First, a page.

It’s not easy staying green…
What is the future for our parks? A new book by Travis Elborough suggests they will go the same way as libraries
22 September, 2017 — By Peter Gruner
Travis Elborough: ‘Central London is on the brink of becoming ‘Dubai-on-Thames’’
FROM the wilds of Hampstead Heath and breathtaking views of Primrose Hill to the avenues of mature trees in Finsbury Park, our beloved public open spaces – once the private preserve of the very rich – could today be facing new threats.
London is still one of the greenest cities in the world, according to author Travis Elborough in his timely new book, A Walk In The Park. But he warns that cash-strapped local councils are facing unprecedented pressure to allow building on or near green spaces by property-hungry developers.
But aren’t our open spaces protected by law?
It’s dangerous to become complacent. Elborough points out that already another important local public asset is being removed from our lives. At least 324 public libraries have closed in the UK since 2010 or are being run by volunteers.
“Central London is on the brink of becoming ‘Dubai-on-Thames’,” he said in an interview this week. “It’s a city unaffordable for most of us, of unoccupied towers, and with flats serving as safety deposit boxes in the sky. There’s a worrying sense that vast areas of parkscape could quite easily slip into becoming, once again, the great preserves of the rich.”
Our benevolent Victorian forebears had to fight to establish many of the public parks we take so much for granted.
It was Octavia Hill, one of the founders of the National Trust, who in the 19th century helped save Hampstead Heath and Parliament Hill Fields from being built on. She campaigned for the purchase of the land to allow the public free access, arguing that Londoners needed places that would allow them to “rise above the smoke, to feel a refreshing air for a little time and to see the sun setting in coloured glory which abounds so in the Earth God Made”.
Thanks to her and colleagues like William Morris, legislation such as the Metropolitan Commons Act 1866 and the Commons Act 1876 was passed, ensuring that no further commons were to be lost in London, though the battle continued outside the capital.
In 1875 Octavia also sought to oppose development of a group of fields, known then as Swiss Cottage Common. A district of the Parish of Hampstead, they were named after The Swiss Tavern (est 1804). She appealed for funds to purchase the fields but was unsuccessful and traffic-clogged Swiss Cottage, as we know it today, was born.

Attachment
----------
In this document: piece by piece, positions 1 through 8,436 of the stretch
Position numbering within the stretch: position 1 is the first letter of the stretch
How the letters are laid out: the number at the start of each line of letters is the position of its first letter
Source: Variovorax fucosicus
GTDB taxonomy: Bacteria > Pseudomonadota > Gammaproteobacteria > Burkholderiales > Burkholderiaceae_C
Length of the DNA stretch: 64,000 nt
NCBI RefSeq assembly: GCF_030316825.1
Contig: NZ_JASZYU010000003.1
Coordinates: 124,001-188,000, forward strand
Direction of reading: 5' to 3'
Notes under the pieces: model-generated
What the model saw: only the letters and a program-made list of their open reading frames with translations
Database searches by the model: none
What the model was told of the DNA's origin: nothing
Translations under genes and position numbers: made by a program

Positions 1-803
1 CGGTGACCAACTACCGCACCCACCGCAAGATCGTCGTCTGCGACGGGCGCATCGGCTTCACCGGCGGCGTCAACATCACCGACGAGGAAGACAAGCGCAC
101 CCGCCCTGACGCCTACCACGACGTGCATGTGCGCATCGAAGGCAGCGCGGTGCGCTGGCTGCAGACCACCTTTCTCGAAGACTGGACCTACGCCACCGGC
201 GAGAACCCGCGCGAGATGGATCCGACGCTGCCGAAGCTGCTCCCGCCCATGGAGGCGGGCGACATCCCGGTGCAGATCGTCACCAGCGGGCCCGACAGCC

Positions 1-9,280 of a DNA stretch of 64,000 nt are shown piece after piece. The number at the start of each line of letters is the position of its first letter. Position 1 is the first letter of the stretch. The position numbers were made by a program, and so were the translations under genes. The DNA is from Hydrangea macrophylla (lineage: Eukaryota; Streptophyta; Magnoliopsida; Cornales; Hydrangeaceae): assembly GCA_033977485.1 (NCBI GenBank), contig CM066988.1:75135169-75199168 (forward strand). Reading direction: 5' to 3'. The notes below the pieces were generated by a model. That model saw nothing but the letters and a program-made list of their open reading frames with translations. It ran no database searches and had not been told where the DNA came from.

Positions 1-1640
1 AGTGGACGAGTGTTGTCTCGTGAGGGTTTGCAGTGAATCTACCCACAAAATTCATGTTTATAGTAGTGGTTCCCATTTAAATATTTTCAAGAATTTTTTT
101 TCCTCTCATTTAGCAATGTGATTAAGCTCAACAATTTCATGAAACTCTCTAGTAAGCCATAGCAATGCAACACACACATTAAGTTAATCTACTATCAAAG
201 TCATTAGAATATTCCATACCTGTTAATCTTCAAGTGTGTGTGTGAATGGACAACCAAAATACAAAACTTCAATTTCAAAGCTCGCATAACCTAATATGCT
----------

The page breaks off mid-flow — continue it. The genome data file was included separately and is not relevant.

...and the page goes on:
Parliament Hill’s lido is one of a few still thriving and surviving in the capital. A report back in 1968 suggested that outdoor pools were “outdated” and less efficient than the indoor variety.
Elborough writes: “These were judged better suited to a nation feeling its way towards central heating and double glazing and just dipping its toe into package deals in warmer waters of the Mediterranean.” In the decade from 1976 eight London lidos would close.
Fortunately, Hampstead and Highgate still has its three swimming lakes. The men’s lake was in such disrepair in the early 1980s and its waters were so shallow that a 10-metre diving board had to be removed to prevent acrobatic bathers from injuring themselves.
Popular wildlife parks like Camley Street at King’s Cross and Gillespie Park at Highbury get a mention in the book. In the case of Gillespie Park, environmentally minded residents, joined by new Islington North MP Jeremy Corbyn, fought a pitched battle against developers to turn a former railway siding into a nature garden. In 1991 its lush grasslands were enticing enough for the only common orchid in the borough to appear.
Regent’s Park, it should be remembered, was once a private estate earning cash for the Crown. The public was first allowed access in 1835 but only for two days a week.
There are an estimated 27,000 parks in the UK with around 37 million regular users. With council budgets shrinking by 27 per cent since 2010 under austerity measures, Elborough says parks are at a “tipping point” of decline. Across the country 92 per cent of all park budgets have been cut.
For the capital, at least, one ray of hope for protection of green spaces is an idea to declare the whole of London a National Park.
Elborough used to live Tufnell Park and worked at Waterstones bookshop at Islington Green. Today he’s a Stoke Newington resident and a regular visitor to Victoria Park in Hackney.
• A Walk In The Park. By Travis Elborough, Jonathan Cape, £10.99